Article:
Where to See the Best Fall Foliage in Colorado
Here are some ideas for some great road trips through the state of Colorado. They are well-suited for witnessing the spectacular fall show of color and nature. This show offers September and October performances, starring the state’s signature gold aspen trees.
Trail Ridge Road
This road is the highest continuous-paved road in the entire nation. It meanders through Rocky Mountain National Park and stretches from Estes Park (in the east part) to Grand Lake (in the west part).
There are more than eight miles of the road that hover over 11,000 feet in altitude, reaching its maximum elevation of 12,183 feet! This road offers leaf admirers and photographers alike, a generous view of nature as it makes the spectacular transition from summer to fall. There are also guided hikes and special tours throughout the park that are offered by the Rocky Mountain Conservancy.
This is an unpaved area, but it is considered to be a favorite amongst the photography crowd. It offers breathtaking views of color in the fall and is home to the largest aspen grove in the country. The pass is in Gunnison, Colorado. Ohio Creek Road is a good place to start, as it goes right by some very unique natural features, such as the old, abandoned site of Castleton and the spires of “The Castles.” These spires are remnants of the mud and volcanic ash that spewed forth from the West Elk Volcano, which occurred nearly 30 million years ago.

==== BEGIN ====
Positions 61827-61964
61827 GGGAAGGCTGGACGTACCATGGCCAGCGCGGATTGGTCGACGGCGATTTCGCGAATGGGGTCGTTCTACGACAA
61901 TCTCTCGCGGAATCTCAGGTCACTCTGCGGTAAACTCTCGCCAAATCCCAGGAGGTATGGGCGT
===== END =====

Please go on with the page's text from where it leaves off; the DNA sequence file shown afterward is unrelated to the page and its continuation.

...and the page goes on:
San Juan Skyway
In the San Juan Mountains of southwest Colorado, there is an astounding 236-mile loop of road called the San Juan Skyway. This is an ideal place to see the leaves making their transition from green to beautiful. There is even a 70-mile stretch of road that is so beautiful, it’s known as the “Million Dollar Highway.”
Okay, that might not be the reason it was named that, but it does hold true! The picturesque byway eventually loops to the south and takes you to Mesa Verde National Park, where you can see the world-renowned cliff dwellings built by the Ancestral Puebloan people.